the People their due process rights to administrative level resolution under 26 C.F.R. 601.605,
THIRTEENTH BELIEF: 601.606, because the IRS has greater resources and power in TAX COURT.
THE IRS ROUTINELY VIOLAT ES INDIVIDUALS’ ADMINISTRATIVE, STATUTORY
14. A Notice of Deficiency is, in most cases, completely erroneous, and always greatly in favor of the
DUE PROCESS RIGHTS
1. If an individual required to make a return under Section 6012(a) of the Internal Revenue Code
fails to make the required return, the statutory procedure authorized by Congress for the 15. Many people default on their Notice of Deficiency because they don't have the money to get to
determinati on of the amount of tax due is the deficiency procedure set forth at subchapter B of Tax Court.
Chapter 63 of the Internal Revenue Code, commencing at Section 6211. (See 26 U.S.C. Sections
16. IRS often uses erroneous figures for Income when they send out a Notice of Deficiency.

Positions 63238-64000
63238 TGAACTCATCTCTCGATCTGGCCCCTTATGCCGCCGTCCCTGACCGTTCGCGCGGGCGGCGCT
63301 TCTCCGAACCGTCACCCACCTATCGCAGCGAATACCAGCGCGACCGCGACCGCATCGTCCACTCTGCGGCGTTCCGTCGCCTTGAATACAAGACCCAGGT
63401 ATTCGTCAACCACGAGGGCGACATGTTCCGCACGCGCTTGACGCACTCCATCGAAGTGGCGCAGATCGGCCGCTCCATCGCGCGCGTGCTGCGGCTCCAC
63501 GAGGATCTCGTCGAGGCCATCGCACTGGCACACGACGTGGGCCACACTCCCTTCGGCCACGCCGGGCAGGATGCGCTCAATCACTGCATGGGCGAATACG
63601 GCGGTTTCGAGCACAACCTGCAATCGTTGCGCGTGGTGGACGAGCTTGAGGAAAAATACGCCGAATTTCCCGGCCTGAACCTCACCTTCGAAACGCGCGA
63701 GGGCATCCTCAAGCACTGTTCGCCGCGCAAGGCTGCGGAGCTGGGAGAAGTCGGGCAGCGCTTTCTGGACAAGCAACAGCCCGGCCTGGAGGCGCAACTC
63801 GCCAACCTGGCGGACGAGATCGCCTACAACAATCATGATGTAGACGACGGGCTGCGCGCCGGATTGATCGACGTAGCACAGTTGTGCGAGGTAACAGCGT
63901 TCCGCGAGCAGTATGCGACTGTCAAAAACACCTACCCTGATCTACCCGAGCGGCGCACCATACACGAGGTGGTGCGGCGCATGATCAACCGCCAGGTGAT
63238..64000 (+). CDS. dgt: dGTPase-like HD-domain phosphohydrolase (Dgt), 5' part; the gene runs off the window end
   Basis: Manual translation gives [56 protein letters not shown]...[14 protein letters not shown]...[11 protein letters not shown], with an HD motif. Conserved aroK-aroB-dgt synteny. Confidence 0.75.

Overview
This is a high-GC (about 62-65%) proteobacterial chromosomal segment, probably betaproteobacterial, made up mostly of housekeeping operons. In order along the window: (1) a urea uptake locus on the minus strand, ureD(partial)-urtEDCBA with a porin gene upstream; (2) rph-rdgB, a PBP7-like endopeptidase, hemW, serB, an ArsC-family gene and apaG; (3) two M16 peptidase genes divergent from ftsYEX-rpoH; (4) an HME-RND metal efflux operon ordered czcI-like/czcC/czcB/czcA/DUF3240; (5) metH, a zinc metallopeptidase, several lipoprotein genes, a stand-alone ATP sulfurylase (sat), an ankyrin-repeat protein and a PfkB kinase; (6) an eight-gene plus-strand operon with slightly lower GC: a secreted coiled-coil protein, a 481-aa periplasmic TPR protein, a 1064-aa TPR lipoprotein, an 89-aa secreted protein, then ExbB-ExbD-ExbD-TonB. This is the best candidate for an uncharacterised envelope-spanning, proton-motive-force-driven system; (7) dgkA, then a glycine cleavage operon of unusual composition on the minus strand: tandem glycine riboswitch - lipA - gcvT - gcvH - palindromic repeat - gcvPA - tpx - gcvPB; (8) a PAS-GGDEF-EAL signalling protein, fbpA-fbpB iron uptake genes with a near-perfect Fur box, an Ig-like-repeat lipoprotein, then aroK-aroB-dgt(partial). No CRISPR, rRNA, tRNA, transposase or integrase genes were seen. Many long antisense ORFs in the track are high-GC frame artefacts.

63, 6012(a), and 6211.)
17. There are other ways that the IRS uses figures that it knows are false on its Notice of Deficiencies
2. After IRS has audited a taxpayer, and there is disa greement, the Code of Federal Regulations
requires IRS to take certain procedural steps to ensure the TAXPAYER administrative level under 26 I.R.C. 6212.
action for hearings on those disagreements, including an examination of the audit with the agent,
18. The result of this the fact that the TAXPAYER is often sent an entirely false Notice of Deficiency.
followed by a meeting with the IRS' agent's supervisor, followed by a 30 day letter which sets out
23. 19. 26 I.R.C. 6211 is used to determine how a deficiency is made and it does not allow for 0 36. Without an assessment there is no liability. (See US v Nipper No. 00 -5057 (D.C. No. 98-CV-526 -
deductions when the TAXPAYER has claimed deductions. K)(N.D. Okla.) (10th. Cir. 2001)
20. The Tax Court has, however, ruled that the use of 0 line deduction in IRS issued Notices of Note: On appeal the government did not provide underlying evidence in support of its tax